How Many Festivals Does a Film Have to
Win to Land Distribution, Asks Chief Film Critic Kirk Honeycutt
The Hollywood Reporter, 4 September 2001
One year ago, the Toronto Film Festival premiered "How to Kill Your Neighbor's Dog" as its prestigious closing night film. A rambunctious, Woody Allen-esque comedy, the movie brims with perceptive insights into the creative process, the cult of celebrity, social mores, the differing viewpoints of children and adults and, yes, how to keep your sanity when a neighbor's dog refuses to shut up.
Mind you, this was no "film festival film," made with unknown actors, financed by credit cards and loved only by film critics. The movie, written and directed by Michael Kalesniko, stars Kenneth Branagh, Robin Wright Penn, Jared Harris, Jonathon Schaech, Peter Riegert and Lynn Redgrave. Its executive producer is Robert Redford. Since Toronto, it has won festival prizes in Avignon, New York, Philadelphia and Newport. Additionally, festival directors in Munich, Brussels and Dublin have jumped at the chance to program the film.
"Why is this film without distribution?" asks its understandably puzzled producer Michael Nozik. "All the actors are willing to promote the movie, and it has played well to audiences."Getting to the bottom of that question is no easy task. The film was financed as part of an $87 million, five-film deal between Germany's Cinerenta Film Investment Fund and Avi Lerner's Millennium Films. The completed film was shown at the Cannes 2000 market, where several distributors including Lions Gate expressed interest.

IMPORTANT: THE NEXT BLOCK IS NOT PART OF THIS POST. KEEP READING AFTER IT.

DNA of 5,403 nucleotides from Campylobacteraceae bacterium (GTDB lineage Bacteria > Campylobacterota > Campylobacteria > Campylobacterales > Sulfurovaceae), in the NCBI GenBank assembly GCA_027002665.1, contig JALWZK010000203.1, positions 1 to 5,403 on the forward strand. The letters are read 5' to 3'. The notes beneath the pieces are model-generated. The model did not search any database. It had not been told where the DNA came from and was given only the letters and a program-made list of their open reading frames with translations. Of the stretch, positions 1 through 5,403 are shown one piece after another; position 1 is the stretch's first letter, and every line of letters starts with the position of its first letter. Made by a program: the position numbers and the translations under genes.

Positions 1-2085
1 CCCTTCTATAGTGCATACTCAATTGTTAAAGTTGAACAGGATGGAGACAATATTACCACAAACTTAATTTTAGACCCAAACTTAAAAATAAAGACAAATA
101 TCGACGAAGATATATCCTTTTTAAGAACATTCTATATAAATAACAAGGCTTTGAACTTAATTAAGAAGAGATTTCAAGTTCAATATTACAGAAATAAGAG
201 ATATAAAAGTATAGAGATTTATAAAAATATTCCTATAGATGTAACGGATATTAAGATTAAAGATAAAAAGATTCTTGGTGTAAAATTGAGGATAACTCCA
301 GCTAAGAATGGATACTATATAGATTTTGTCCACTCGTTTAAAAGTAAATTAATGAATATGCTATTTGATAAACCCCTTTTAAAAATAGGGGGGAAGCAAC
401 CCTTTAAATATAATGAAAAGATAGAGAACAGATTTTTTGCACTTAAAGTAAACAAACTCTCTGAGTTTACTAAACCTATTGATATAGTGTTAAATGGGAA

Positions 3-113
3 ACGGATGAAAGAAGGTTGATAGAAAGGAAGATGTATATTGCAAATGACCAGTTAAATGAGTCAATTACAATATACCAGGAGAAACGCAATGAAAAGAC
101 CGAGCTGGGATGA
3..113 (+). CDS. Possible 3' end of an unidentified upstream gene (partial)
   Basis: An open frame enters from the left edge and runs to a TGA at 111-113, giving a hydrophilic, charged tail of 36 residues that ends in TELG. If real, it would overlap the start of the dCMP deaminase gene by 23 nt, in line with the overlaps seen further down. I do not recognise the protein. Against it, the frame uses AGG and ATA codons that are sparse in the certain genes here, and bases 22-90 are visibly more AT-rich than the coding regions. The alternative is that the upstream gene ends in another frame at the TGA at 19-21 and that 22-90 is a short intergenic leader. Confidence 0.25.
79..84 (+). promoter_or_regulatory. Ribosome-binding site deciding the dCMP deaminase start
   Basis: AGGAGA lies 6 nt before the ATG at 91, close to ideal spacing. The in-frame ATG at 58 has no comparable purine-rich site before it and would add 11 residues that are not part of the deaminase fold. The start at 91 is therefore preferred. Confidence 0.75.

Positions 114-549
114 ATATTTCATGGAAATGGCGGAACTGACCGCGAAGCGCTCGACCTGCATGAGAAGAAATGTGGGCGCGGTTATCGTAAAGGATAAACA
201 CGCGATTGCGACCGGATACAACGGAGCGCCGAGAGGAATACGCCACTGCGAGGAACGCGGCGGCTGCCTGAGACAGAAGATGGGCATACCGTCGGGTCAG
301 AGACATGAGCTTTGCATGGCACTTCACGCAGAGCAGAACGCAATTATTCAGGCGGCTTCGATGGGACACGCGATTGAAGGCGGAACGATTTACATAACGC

Lerner says he never got an offer that included "real support" in terms of P&A. "When a movie costs $10 million and someone wants to give you a half million advance and not enough P&A, you have no chance to see money," he says.
"Tell that to the people behind 'Memento,' a popular, award-winning film like ours with a stellar cast," counters producer Nancy Ruff. "Do your TV ads, and the stars will take care of the publicity."
A spokesman for Cinerenta said that after "How to Kill" began collecting prizes, the sales agent wanted to use the film to sell five films. But no one bit. However, Lerner insists each of the five films in the package has a different financing structure, and he was always able to sell the films individually.
According to Lerner, Starz Encore is negotiating to buy "How to Kill" for a cable debut. Yet, clearly, the best possible scenario for any film is a theatrical release that will then increase the film's profile for cable, video and DVD.
"Unlike wine, unreleased films do not age well," Ruff says.